The quints are coming!

Rick Ryckeley's picture

What’s big, red and white and has a bunch of hoses, more equipment than your granddaddy’s toolbox, and a 75-foot mechanical ladder on top?

Give up? Why, it’s a Quint, of course. A brand new state of the art fire apparatus! This county’s getting not one, but two of them. They could be here just in time for my birthday, and guess who is gonna be the driver of one? That’s right – little old me.

The testing for the new positions — fire apparatus operator — started over six months ago. After a rigorous process, nine firefighters were selected to go to the Alabama Fire Academy for two weeks of instruction. Once there, we were to attend classes, learn all about the new trucks, their capabilities and limitations. But my education started earlier than all the others. I rode over with the boss.

I rode in the back seat, a fellow firefighter rode in the front, and we listened intently as he spoke. He talked about how we were able to afford the new trucks – they would become replacements for two older trucks which were going into reserve status. He explained budgetary constraints, aerial truck NFPA specifications, the bid process, and new response territory.

After an hour and a half, he finished just as we were passing through Talladega, Ala. He asked if we had any questions. I looked out the side window and said, “I just have one. What’s the name of the Talladega football team? That’s the biggest football stadium I’ve ever seen.”

The boss just smiled and shook his head. The other FAO candidate in the front seat said, “There’s a big game on Sunday. Over 500,000 people are coming to watch. See all that open land? Come Thursday, it’ll all be full of cars, pickup trucks, RVs and people camping out just having a good old time.”

“Thursday? The game is not till Sunday,” I said, “Talladega must really have one heck of a team. I bet they can even beat Vanderbilt.”

We got to the hotel around 5, had dinner, and then studied until 10. Class started at 8 the next day — except for those firefighters from Albertan. They never made it to class until after 9. The entire week they seemed to always get behind a slow-moving school bus, truck, or RV. All those RVs were probably going to that big football game in Talladega.

Our instructor at the fire academy was a battalion chief of Birmingham Fire Department’s West Division, Timothy Love. Yep, I kid you not, Dr. Love taught our class.

He’s been a firefighter for 27 years, with only three years to go before he retires. His department has ten Quints and something called a Bronco. I never heard of a fire department having a horse as a mascot, but then again we were in Alabama.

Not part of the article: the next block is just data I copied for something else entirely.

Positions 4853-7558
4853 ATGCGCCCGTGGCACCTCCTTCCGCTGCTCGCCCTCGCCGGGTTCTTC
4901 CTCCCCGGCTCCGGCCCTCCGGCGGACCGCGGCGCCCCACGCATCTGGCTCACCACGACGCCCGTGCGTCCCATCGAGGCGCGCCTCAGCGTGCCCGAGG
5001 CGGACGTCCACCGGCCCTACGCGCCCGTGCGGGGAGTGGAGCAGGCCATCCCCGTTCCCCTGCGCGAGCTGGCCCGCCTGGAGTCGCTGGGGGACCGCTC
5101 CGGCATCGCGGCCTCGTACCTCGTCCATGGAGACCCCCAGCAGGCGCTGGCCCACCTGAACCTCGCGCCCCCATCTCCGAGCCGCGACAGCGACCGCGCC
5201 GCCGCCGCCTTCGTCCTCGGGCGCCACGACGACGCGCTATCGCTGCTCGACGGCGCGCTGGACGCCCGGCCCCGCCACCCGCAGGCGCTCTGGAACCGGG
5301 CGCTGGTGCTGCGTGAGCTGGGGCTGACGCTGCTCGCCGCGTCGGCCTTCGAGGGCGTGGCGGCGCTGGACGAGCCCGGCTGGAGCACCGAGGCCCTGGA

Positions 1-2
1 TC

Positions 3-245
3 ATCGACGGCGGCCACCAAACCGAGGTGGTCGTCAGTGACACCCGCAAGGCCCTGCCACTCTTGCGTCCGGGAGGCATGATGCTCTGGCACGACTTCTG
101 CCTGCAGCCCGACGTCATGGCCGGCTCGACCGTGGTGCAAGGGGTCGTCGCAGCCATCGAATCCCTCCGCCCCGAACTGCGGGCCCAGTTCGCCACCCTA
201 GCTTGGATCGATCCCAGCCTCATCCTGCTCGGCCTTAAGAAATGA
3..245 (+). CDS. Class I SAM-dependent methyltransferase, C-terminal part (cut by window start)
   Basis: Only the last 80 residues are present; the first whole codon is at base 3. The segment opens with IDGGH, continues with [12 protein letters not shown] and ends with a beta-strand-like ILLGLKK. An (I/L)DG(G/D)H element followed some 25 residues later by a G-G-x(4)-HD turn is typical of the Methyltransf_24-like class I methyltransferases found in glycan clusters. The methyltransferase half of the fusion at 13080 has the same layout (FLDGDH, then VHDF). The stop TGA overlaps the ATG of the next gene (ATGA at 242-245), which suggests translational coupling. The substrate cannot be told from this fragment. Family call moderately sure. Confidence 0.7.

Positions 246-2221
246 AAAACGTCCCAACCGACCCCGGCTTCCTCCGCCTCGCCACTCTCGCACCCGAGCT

For three days Chief Love lectured about Quints and their limitations. He relived many of the fires he had fought and showed us a video of ladder trucks “tumping” over. Each night after class, we ate a quick dinner and then it was back to our rooms for study groups until 10.

On Wednesday and Thursday we started right at 8 outside with the trucks. Except those two guys from Albertan — they showed up sometime ‘bout 9:30. Said they got stuck behind another slow-moving school bus. Guess a bunch of kids were trying to tail-gate that big football game a little early.

Everyone spent time setting up the Quint and a 105-foot platform ladder truck. For two days we raised the ladder and platform, placing them in windows for rescues and on rooftops for ventilation. At the end of Thursday, I asked Chief Love if he could bring the Bronco on Friday. I’ve never rode on a horse before. He shook his head, smiled, and then walked away.

On Friday we reviewed all the material in the morning and took the test at 1 that afternoon. Luckily, the two firefighters from Albertan were on time. After the test, we loaded up and left the Alabama Fire Academy, our first of two classes was complete.

At 6 that night we passed that giant football stadium in Talladega again. The grassy fields around it were indeed packed with people camping out. Seems they were there for a car race on Sunday. At least that’s what the guys tried to tell me when we got back to the fire station. But, I didn’t believe them. What a silly idea. Who’d camp out for five days just to see a bunch of cars go around in a circle?

Four weeks later we went back to the Fire Academy for our second class, also taught by Chief Love. This time he said we could go to downtown Birmingham on Wednesday, and he’d show us Fire Station Number One. He said the Bronco would be there.

After class Wednesday night, we all drove to Birmingham in the pouring rain. I asked Chief Love if the Bronco would mind being out in the rain. He smiled and said, “No, the guys will towel it off if it gets wet.”

When we arrived at the station, to my surprise, there was no horse to be found. Instead, the firefighters gave us a tour and showed us their new truck. They pulled out into the middle of the street and set up their $1.3 million elevating, articulating, telescoping, and rotational 105-foot ladder truck. They called it a Bronto (with a “t”) — funny name for a ladder truck.

Friday finally came, and we took one last test, and then drove back four hours to our loved ones. After a week being gone, The Wife was happy to see me. But I must admit I was a little depressed. I never got to see Birmingham’s Bronco. A horse at the fire department – that would really be something to see. Maybe I’d ask the chief if he’d let me have a mascot?

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